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$$ \bar{v} = v_2 - \tfrac{1}{2} a \Delta t $$

$\bar{v}$ being average velocity and $v_2$ instantaneous velocity at one point

this equation was used to find instantaneous velocity from average velocity in a $\bar{v}$ vs $t$ graph, $v_2$ being the intercept in that graphic.

As $\Delta t$ tends to zero the the average velocity tends to the instantaneous velocity.

What I don't understand is where this equation came from.

I was told this equation was obtained through integrals.

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  • $\begingroup$ Hint: This formula is valid for constant acceleration. $\endgroup$ – lucas Jun 20 '16 at 4:24
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We define the average value of a quantity by : $$ \langle v \rangle=\frac{\displaystyle\int_{t_0}^{t} v ~\mathrm dt}{\displaystyle\int_{t _0}^{t} ~\mathrm dt} \ .$$

Now using the first equation of motion we get: $$v=u+at$$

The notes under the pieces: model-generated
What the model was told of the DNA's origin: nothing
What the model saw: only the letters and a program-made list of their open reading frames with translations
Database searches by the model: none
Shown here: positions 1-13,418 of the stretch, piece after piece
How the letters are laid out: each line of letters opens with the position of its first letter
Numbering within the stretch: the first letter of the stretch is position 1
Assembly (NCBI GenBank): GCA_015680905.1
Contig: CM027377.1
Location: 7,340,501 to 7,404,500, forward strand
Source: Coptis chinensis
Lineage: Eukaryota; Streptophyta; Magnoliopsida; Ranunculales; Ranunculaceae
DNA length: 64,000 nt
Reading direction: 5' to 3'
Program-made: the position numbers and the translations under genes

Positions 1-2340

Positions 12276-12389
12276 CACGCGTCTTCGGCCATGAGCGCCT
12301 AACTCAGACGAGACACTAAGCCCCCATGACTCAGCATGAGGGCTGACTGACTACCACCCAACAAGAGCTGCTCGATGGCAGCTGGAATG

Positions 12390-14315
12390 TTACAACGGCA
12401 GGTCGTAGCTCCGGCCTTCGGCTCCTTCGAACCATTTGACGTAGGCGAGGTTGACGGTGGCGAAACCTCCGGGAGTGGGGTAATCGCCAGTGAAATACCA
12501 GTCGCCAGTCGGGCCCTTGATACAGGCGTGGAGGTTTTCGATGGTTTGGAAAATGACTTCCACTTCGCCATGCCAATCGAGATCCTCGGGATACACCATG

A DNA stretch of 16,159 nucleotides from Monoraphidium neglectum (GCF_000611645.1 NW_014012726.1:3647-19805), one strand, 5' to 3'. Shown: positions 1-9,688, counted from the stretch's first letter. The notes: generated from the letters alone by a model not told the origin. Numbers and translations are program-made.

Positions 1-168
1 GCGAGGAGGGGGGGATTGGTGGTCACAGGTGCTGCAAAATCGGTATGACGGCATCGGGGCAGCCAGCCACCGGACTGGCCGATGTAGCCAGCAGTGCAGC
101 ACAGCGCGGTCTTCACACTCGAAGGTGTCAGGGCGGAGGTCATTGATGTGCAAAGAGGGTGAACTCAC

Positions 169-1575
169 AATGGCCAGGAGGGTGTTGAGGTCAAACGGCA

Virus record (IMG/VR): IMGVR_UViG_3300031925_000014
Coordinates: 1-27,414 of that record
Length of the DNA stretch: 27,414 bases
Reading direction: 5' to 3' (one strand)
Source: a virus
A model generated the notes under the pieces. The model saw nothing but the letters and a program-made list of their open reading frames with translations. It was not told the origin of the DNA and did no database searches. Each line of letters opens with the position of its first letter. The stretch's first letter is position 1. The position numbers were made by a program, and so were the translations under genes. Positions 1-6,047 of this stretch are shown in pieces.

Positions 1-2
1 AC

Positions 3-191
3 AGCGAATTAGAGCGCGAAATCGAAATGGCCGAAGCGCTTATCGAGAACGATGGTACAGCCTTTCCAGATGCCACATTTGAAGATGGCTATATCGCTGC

Putting this in the integral we get: $$\langle v \rangle =\frac{\displaystyle\int_{t_0}^{t}(u+at)~\mathrm dt}{t-t_0}$$

which simplifies to $$\langle v \rangle =v+\frac{1}{2}a(t-t_0)\ ,$$ provided $a$ is constant.

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  • $\begingroup$ When you are using $v= u+ at ,$ it's implied that $a=\text{const.}$ $\endgroup$ – user36790 Jun 20 '16 at 5:09
  • $\begingroup$ yes, that's implied, I just provided a line at the end for clarity. $\endgroup$ – vbj Jun 20 '16 at 5:11
  • $\begingroup$ why does your equation have a positive sign and my equation a negative one? $\endgroup$ – Fernando Franco Monroy Jun 20 '16 at 8:34
  • $\begingroup$ Maybe because of your limits on $t$, or maybe your case is a deceleration. $\endgroup$ – vbj Jun 20 '16 at 9:42

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